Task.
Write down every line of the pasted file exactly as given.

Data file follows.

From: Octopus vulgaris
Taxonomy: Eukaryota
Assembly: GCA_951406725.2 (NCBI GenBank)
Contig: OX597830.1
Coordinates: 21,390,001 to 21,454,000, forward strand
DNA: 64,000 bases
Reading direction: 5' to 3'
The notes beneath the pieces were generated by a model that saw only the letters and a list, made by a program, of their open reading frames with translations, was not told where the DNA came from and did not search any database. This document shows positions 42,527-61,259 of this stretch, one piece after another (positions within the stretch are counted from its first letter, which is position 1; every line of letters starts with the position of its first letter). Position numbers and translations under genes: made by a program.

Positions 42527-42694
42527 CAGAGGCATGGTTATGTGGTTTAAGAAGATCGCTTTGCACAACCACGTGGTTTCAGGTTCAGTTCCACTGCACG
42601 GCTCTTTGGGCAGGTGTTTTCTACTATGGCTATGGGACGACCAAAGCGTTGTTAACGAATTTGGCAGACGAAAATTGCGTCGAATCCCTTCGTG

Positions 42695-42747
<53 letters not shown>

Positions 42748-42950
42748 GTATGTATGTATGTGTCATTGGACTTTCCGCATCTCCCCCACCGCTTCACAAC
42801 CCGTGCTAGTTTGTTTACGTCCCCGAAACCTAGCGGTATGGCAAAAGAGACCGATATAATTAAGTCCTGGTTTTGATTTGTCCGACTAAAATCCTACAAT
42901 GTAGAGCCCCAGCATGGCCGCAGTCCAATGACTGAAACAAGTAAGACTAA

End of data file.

From: Octopus vulgaris
Taxonomy: Eukaryota
Assembly: GCA_951406725.2 (NCBI GenBank)
Contig: OX597830.1
Coordinates: 21,390,001 to 21,454,000, forward strand
DNA: 64,000 bases
Reading direction: 5' to 3'
The notes beneath the pieces were generated by a model that saw only the letters and a list, made by a program, of their open reading frames with translations, was not told where the DNA came from and did not search any database. This document shows positions 42,527-61,259 of this stretch, one piece after another (positions within the stretch are counted from its first letter, which is position 1; every line of letters starts with the position of its first letter). Position numbers and translations under genes: made by a program.

Positions 42527-42694
42527 CAGAGGCATGGTTATGTGGTTTAAGAAGATCGCTTTGCACAACCACGTGGTTTCAGGTTCAGTTCCACTGCACG
42601 GCTCTTTGGGCAGGTGTTTTCTACTATGGCTATGGGACGACCAAAGCGTTGTTAACGAATTTGGCAGACGAAAATTGCGTCGAATCCCTTCGTG

Positions 42695-42747
<53 letters not shown>

Positions 42748-42950
42748 GTATGTATGTATGTGTCATTGGACTTTCCGCATCTCCCCCACCGCTTCACAAC
42801 CCGTGCTAGTTTGTTTACGTCCCCGAAACCTAGCGGTATGGCAAAAGAGACCGATATAATTAAGTCCTGGTTTTGATTTGTCCGACTAAAATCCTACAAT
42901 GTAGAGCCCCAGCATGGCCGCAGTCCAATGACTGAAACAAGTAAGACTAA